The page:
Mica Peak Moonshiners and Our Legacy of Resourcefulness


This Sunday, the greeting time after worship turned into a debrief session on the article in the Spokesman Review. Over and over again I heard people say; "What you guys are doing, that's how we used to live." The farmers explained, "Back then all of our practices were sustainable and organic." Some of the older women told me about how they used to go on root cellar tours in the Fall, admiring each other's bounty of canned goods and root crops. One of our outdoorsmen invited me to go hunting for Turkey. The season opens on Tuesday. I've never been aware of opening day for turkey, nor have I ever fired a gun, but I just might take him up on his offer. It doesn't get much more local than that.

One comment from a parishioner really grabbed my attention. As we stood outside the church soaking up the sun, I commented on all the snow on Mica Peak, and he said, "You know, you used to see lantern lights up on Mica Peak at night." Curious, I asked for more information and he explained, "It was the moonshiners. In the 1920s people used to have their distilleries up there." I guess they call it moonshine because they did their work by the light of the moon.

There is something compelling to me about the image of a Valley filled with darkness and distant flickering flames working there way up the trails of Mica Peak. It's an image of resourcefulness. That's the image that stands out to me in the midst of all these conversations. We have a strong legacy of resourcefulness. When the conditions of life demanded it, our grandparents and great grandparents rose to the occasion and figured out a way.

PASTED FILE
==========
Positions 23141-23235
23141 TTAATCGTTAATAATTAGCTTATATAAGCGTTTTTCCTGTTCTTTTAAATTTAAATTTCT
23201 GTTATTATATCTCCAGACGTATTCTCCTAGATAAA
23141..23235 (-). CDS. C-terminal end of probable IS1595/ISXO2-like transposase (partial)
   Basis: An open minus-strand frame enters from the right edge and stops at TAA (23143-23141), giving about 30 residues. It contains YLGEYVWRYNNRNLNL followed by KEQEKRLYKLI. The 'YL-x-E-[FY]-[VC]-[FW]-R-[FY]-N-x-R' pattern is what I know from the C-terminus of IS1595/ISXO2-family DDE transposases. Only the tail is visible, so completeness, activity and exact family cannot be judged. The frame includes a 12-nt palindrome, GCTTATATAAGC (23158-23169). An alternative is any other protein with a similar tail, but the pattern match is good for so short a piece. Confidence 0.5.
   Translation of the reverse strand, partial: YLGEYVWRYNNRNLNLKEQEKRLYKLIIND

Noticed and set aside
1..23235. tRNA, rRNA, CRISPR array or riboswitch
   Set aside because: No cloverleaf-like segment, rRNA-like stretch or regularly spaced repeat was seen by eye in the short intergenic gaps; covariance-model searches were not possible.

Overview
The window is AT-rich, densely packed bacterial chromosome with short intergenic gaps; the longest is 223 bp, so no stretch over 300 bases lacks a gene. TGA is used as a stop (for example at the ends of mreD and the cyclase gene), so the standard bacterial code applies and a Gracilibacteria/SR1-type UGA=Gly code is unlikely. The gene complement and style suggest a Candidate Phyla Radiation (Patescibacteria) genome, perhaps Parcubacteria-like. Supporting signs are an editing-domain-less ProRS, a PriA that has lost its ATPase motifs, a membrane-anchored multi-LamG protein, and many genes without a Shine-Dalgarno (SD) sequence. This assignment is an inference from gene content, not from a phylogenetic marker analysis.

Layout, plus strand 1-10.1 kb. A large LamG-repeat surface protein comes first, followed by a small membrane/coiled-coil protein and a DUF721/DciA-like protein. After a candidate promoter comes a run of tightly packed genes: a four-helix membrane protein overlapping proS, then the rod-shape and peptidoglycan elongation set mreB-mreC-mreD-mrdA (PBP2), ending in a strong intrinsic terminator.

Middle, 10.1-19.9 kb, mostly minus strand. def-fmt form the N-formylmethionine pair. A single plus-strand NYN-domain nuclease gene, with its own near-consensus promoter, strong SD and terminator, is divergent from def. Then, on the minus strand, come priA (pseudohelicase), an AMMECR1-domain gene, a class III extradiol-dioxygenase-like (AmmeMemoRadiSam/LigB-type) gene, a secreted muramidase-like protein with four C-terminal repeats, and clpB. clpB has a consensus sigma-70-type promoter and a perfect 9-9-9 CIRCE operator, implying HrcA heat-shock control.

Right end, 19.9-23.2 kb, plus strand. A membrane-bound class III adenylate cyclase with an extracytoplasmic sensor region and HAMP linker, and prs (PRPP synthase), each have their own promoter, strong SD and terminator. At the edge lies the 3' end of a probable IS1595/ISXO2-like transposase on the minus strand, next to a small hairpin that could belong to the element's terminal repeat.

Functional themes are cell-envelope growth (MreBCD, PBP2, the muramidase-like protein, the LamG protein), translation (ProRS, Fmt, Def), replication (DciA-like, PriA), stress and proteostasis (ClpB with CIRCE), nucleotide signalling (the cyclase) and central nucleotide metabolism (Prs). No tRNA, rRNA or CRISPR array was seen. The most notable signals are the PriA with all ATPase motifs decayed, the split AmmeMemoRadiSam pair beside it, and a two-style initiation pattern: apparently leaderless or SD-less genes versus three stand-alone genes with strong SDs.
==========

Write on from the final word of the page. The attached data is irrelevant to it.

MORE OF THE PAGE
The owner of Northwest Seed and Pet summed up for me a question I have about this legacy of resourcefulness. I asked him over the weekend how he thinks the economy will effect business and he explained that in past years a down economy was good for his business of selling seeds, plant starts, and gardening supplies. People were compelled to grow their own vegetables, instead of buying them in the grocery store. But he wondered aloud, "The older generation is passing on and I don't know if the new generations have the skills to do that?"

That's a great question. Is this kind of resourcefulness, finding our way together in the midst of shared challenges, a lost capacity in our communities, or is it just dormant, waiting for conditions to arise that demand a creative and collective response? Do we have the ability to rise to the occasion, or are we a fragmented to the point of no return. I have my suspicions, but I wonder what you think.